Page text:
Pipes is often correct. Despite all the PC propaganda about cultural relativity we've had to swallow over the past few decades, Muslims are not like us. Like their belief system, they are hopeless, worthless, destructive primitives. Democracy for these untermensch? What a waste
3 posted on 04/13/2004 5:39:57 AM PDT by rageaholic
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To: dennisw; Cachelot; Yehuda; Nix 2; veronica; Catspaw; knighthawk; Alouette; Optimist; weikel; ...
If you'd like to be on or off this middle east/political ping list, please FR mail me.
4 posted on 04/13/2004 5:39:59 AM PDT by SJackson (America...thru dissent and protest lost the ability to mobilize a will to win, Col Bui Tin, PAVN)
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To: SJackson
What we need is a modern day Ghengis Khan...

Don't ever forget that these lands and peoples were militarily conquered by Islam. There is no reason why it can not happen the other way.
5 posted on 04/13/2004 5:45:11 AM PDT by 2banana ((They want to die for Islam and we want to kill them))
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To: SJackson
bump!
6 posted on 04/13/2004 5:48:23 AM PDT by Publius6961 (.)
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To: SJackson
Thank you very much for this post. I concur with Dr. Pipes' acute sense of the obvious in this case. Iraq is not governable as the issue is currently framed.

What he omits is the partition option. The medieval, maniacal Moslem tribalism which dominates the mentality of that area should be either annihilated (never happen - nobody has the stomach for that) or left to its historical devices of internecine warfare. The latter would imply that Iraq would be divided up into three or four roughly 'natural' religious and political regions: Sunni, Kurds, Shia...each with their own council. They could and would fight each other long after we were gone.

Pipes' notion of a strongman is sadly and probably the sole mechanism which will work. His point that only the decimation of tyrannical societies (such as the Nazis and Bushido militarists of WWII) results in an acceptance of change, is also well taken. Absent the utter physical crushing of large numbers of Jihadists, this mess will go on indefinitely.
7 posted on 04/13/2004 5:50:38 AM PDT by esopman (Blessings on Freepers Everywhere)
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To: SJackson
For later
8 posted on 04/13/2004 5:52:12 AM PDT by Cuttnhorse
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To: 2banana
these lands and peoples were militarily conquered by Islam. There is no reason why it can not happen the other way.

Here's a reason: "For Muslims, rule by non-Muslims is an abomination, a blasphemous inversion of God’s dispensation. This explains why one finds a consistently strong resistance to rule by non-Muslims through fourteen centuries of Muslim history."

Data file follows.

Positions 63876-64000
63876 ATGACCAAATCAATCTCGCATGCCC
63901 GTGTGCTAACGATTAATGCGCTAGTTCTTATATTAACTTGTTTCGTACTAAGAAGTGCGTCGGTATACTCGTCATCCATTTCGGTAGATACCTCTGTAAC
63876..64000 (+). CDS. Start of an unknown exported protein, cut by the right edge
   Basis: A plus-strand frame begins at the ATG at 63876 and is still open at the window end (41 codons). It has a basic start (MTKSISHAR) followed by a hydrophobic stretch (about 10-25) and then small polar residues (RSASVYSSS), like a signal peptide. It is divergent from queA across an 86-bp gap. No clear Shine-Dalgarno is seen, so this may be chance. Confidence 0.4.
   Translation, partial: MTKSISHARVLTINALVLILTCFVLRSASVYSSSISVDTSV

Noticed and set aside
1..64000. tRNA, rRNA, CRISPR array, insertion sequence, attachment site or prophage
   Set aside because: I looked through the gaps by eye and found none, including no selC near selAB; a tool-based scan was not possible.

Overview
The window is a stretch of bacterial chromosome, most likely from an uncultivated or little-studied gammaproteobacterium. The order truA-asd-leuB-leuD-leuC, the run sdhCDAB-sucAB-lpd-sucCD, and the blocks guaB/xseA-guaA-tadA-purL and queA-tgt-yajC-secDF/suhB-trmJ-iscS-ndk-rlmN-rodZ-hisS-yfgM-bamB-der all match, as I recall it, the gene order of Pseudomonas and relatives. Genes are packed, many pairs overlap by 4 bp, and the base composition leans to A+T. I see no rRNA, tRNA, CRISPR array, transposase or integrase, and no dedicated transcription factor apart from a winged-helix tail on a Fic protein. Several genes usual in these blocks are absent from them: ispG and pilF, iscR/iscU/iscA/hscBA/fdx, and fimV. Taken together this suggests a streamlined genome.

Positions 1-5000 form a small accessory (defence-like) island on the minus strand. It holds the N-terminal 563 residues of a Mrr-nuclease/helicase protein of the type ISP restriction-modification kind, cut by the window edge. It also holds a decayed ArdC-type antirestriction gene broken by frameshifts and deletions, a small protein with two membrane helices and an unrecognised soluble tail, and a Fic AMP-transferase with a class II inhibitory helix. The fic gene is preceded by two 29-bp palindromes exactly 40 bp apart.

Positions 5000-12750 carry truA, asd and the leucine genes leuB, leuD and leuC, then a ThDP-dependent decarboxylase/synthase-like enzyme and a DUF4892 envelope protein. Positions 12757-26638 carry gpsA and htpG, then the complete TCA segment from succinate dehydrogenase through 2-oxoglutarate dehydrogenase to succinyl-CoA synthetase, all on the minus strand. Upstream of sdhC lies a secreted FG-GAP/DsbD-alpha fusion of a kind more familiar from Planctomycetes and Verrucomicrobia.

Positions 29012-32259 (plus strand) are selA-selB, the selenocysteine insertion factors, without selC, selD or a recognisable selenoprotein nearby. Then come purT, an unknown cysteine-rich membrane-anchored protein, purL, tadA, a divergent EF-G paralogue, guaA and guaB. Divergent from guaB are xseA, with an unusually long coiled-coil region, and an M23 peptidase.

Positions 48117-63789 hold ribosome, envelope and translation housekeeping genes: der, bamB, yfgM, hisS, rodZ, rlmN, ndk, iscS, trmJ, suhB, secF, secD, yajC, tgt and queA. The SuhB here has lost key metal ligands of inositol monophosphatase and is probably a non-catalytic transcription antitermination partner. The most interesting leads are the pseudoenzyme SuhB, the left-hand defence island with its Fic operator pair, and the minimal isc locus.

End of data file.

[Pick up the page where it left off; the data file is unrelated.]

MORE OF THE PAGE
9 posted on 04/13/2004 5:52:15 AM PDT by The kings dead
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To: SJackson
In a clear pattern of avoidance, the imperial powers (Britain, France, Holland, and Russia especially) took control of far-away territories, while carefully avoiding their Muslim neighbors in North Africa, the Middle East, and Central Asia.

Russia began encroaching on Turkish ruled areas starting in the 16th Century. England began to dominate Islamic areas in India & Malaysia in the 18th Century as did the Dutch in Indonesia.

Spain, of course, reconqured Iberia in the 15th Century.

10 posted on 04/13/2004 5:52:53 AM PDT by Tribune7 (Arlen Specter supports the International Crime Court having jurisdiction over US soldiers)
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To: 2banana
What we need is a modern day Ghengis Khan... Don't ever forget that these lands and peoples were militarily conquered by Islam.

Of course, most of the Mongels converted to Islam.

11 posted on 04/13/2004 5:54:08 AM PDT by Tribune7 (Arlen Specter supports the International Crime Court having jurisdiction over US soldiers)
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To: SJackson
I therefore counsel the occupying forces quickly to leave Iraqi cities and then, when feasible, to leave Iraq as a whole. They should seek out what I have been calling for since a year ago: a democratically-minded Iraqi strongman, someone who will work with the coalition forces, provide decent government, and move eventually toward a more open political system.

If anyone running this war had read their history, this should have been the endgame all along. There is a reason Saddam ruled Iraq for so many decades...

12 posted on 04/13/2004 5:54:21 AM PDT by ContemptofCourt
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To: SJackson
Pretty good analysis.
Bush is correct on sticking to the June deadline and give these losers as near as a possible the government that they want. What we have to figure out is what happened in IRAN where the totalitarian muslim regime finds itself plagued by an "underground movement" of popular desire for democracy. Then we need to start duplicating this (or help to duplicate)in as many muslim countries as possible if we want to stop the enemy.
13 posted on 04/13/2004 5:58:12 AM PDT by UltraKonservativen (( YOU CAN'T FIX STUPID ))
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To: SJackson
" In a clear pattern of avoidance, the imperial powers (Britain, France, Holland, and Russia especially) took control of far-away territories, while carefully avoiding their Muslim neighbors in North Africa, the Middle East, and Central Asia."